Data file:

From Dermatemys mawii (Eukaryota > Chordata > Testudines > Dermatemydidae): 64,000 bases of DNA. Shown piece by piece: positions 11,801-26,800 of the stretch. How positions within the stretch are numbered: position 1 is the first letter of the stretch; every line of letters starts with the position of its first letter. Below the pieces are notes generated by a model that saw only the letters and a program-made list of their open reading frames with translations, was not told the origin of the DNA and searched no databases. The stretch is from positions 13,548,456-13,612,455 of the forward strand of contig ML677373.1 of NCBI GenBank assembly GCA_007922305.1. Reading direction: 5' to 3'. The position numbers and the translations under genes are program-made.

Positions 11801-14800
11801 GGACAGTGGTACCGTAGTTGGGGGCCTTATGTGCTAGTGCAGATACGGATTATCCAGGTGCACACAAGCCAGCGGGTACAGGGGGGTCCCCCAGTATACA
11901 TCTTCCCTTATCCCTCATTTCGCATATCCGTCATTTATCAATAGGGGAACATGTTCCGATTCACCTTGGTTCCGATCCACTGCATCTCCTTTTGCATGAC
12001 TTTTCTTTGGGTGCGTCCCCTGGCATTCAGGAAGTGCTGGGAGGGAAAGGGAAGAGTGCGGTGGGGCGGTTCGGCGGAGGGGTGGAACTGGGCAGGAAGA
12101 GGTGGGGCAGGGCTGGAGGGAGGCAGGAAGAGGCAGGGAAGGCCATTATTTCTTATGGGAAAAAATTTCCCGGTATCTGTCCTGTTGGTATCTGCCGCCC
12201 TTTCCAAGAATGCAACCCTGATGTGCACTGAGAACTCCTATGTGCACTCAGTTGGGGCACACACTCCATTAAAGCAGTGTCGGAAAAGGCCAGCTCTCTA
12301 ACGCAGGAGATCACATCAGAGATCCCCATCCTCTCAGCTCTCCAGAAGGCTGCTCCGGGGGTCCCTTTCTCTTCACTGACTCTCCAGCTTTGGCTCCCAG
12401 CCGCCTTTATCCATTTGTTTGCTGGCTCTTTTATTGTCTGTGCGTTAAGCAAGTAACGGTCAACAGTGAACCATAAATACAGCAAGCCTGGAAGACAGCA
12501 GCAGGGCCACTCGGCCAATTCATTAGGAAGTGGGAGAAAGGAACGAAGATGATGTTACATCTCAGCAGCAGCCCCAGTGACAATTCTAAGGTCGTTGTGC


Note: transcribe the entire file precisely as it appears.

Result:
From Dermatemys mawii (Eukaryota > Chordata > Testudines > Dermatemydidae): 64,000 bases of DNA. Shown piece by piece: positions 11,801-26,800 of the stretch. How positions within the stretch are numbered: position 1 is the first letter of the stretch; every line of letters starts with the position of its first letter. Below the pieces are notes generated by a model that saw only the letters and a program-made list of their open reading frames with translations, was not told the origin of the DNA and searched no databases. The stretch is from positions 13,548,456-13,612,455 of the forward strand of contig ML677373.1 of NCBI GenBank assembly GCA_007922305.1. Reading direction: 5' to 3'. The position numbers and the translations under genes are program-made.

Positions 11801-14800
11801 GGACAGTGGTACCGTAGTTGGGGGCCTTATGTGCTAGTGCAGATACGGATTATCCAGGTGCACACAAGCCAGCGGGTACAGGGGGGTCCCCCAGTATACA
11901 TCTTCCCTTATCCCTCATTTCGCATATCCGTCATTTATCAATAGGGGAACATGTTCCGATTCACCTTGGTTCCGATCCACTGCATCTCCTTTTGCATGAC
12001 TTTTCTTTGGGTGCGTCCCCTGGCATTCAGGAAGTGCTGGGAGGGAAAGGGAAGAGTGCGGTGGGGCGGTTCGGCGGAGGGGTGGAACTGGGCAGGAAGA
12101 GGTGGGGCAGGGCTGGAGGGAGGCAGGAAGAGGCAGGGAAGGCCATTATTTCTTATGGGAAAAAATTTCCCGGTATCTGTCCTGTTGGTATCTGCCGCCC
12201 TTTCCAAGAATGCAACCCTGATGTGCACTGAGAACTCCTATGTGCACTCAGTTGGGGCACACACTCCATTAAAGCAGTGTCGGAAAAGGCCAGCTCTCTA
12301 ACGCAGGAGATCACATCAGAGATCCCCATCCTCTCAGCTCTCCAGAAGGCTGCTCCGGGGGTCCCTTTCTCTTCACTGACTCTCCAGCTTTGGCTCCCAG
12401 CCGCCTTTATCCATTTGTTTGCTGGCTCTTTTATTGTCTGTGCGTTAAGCAAGTAACGGTCAACAGTGAACCATAAATACAGCAAGCCTGGAAGACAGCA
12501 GCAGGGCCACTCGGCCAATTCATTAGGAAGTGGGAGAAAGGAACGAAGATGATGTTACATCTCAGCAGCAGCCCCAGTGACAATTCTAAGGTCGTTGTGC